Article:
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What is a Bush Daisy?

Heather Martin
Heather Martin

A bush daisy, yellow bush daisy or Euryops is an evergreen perennial shrub with large yellow daisy flowers. Blooms are year-round, and its leaves are toothed and green or silver-green. The bush daisy is native to South Africa. It does well in dry, hot weather, though it cannot live in intense heat.

The bush daisy grows densely packed, so it is an ideal plant for use as a garden border or a small screen. It is more of a background plant than an accent plant in the garden, and planting it in groupings near focal points such as fountains, large trees or sculptures will make for an attractive display. The plant grows fast and can also be used as a quick fix for large bare spots in the garden.

Man mowing the grass
Man mowing the grass

Bush daisies should be planted in sandy soil in a sunny part of the garden. A young plant will wilt quickly in heat if watered infrequently. After it is established, the bush daisy is resistant to drought. It requires weekly soakings in summer and less frequent watering in fair weather.

This plant is easy to keep, and insects and deer don't like it. The bush daisy isn't bothered by salty, coastal air. The plant naturally grows in an orderly, circular shape, so pruning is unnecessary. Cutting off dead flowers makes the bush daisy flower heavier, but the plant will keep flowering with dead flowers left on it.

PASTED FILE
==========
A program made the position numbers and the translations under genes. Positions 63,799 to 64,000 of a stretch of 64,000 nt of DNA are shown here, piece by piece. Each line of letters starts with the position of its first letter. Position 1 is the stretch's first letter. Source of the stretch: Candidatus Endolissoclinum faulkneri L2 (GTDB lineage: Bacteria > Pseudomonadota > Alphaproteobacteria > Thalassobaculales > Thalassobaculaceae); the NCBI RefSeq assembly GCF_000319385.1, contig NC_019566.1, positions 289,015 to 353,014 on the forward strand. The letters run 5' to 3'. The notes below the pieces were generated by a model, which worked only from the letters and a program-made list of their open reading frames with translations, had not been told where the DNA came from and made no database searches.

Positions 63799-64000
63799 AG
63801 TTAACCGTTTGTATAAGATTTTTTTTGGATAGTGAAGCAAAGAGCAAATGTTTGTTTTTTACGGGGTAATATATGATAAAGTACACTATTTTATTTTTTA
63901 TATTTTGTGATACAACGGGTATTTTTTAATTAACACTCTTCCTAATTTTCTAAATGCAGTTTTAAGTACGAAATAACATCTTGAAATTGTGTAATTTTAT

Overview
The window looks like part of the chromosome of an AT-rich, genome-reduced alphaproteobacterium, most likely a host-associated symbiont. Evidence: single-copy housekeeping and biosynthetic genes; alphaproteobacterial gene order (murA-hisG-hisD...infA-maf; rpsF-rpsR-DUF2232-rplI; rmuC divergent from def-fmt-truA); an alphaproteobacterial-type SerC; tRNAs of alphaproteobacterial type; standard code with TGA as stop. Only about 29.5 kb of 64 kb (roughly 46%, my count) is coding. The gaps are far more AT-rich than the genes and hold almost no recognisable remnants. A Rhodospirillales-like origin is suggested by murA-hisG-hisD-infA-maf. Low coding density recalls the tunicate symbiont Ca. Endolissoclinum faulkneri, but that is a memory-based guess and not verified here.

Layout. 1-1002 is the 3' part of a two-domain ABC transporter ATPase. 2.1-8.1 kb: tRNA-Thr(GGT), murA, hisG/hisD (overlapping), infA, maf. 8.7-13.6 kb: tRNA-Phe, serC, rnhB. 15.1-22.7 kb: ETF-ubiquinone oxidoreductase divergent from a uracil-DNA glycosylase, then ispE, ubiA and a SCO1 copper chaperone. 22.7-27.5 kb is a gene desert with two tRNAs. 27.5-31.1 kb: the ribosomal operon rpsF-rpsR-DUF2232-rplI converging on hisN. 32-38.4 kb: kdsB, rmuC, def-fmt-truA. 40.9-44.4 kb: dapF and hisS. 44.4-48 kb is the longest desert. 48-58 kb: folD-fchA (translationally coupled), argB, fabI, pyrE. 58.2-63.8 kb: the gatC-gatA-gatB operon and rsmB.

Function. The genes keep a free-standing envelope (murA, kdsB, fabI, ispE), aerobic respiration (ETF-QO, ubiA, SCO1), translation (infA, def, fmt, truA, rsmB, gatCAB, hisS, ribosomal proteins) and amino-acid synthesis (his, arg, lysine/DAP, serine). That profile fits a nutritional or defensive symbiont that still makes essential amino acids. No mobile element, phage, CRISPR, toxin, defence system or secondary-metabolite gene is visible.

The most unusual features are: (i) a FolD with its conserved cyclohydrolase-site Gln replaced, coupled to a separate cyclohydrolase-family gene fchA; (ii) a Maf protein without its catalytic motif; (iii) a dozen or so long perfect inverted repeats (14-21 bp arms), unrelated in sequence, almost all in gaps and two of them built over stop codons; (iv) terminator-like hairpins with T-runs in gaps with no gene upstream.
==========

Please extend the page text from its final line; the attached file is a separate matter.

The two things that hurt the plant are over-watering and heavy frost. The bush daisy is prone to root rot and should not be planted in clay soil. Likewise,the shrub will do poorly in a spot that is watered with nightly sprinklers.

The plant needs temperate weather, and frost can kill it. The bush daisy grows well in large containers and can be overwintered in a garage or a sunny window spot in cold climates that have regular snow or frost. If planted in cold climates, the bush daisy can be grown as an annual and is available in nurseries in spring.

The most common bush daisy species found in nurseries are Euryops chrysanthemoides and Euryops pectinatus. Euryops chrysanthemoides has leaves shaped like oak leaves. The plant reaches 1.5 feet to 6.5 feet (0.5 to 2 m) in height, so it is best planted by the front border or in a pot. Euryops pectinatus has more delicate-looking, fern-shaped leaves and grows to a height of 3 to 6 feet (.9 to 1.8 m), with a spread of up to 6 feet (1.8 m). Both plants are good cut flowers to use in bouquets.

Discussion Comments


I live just south of Atlanta. I bought loads of bush daisies on clearance on a big pallet from Lowe's and thought little of them. Planted them and they have provided the most lovely show, and today is the day before Thanksgiving! We've had frost but they still look good. I don't anticipate that they will survive our sporadic cold, but they are a great plant with lots of blooms all summer.

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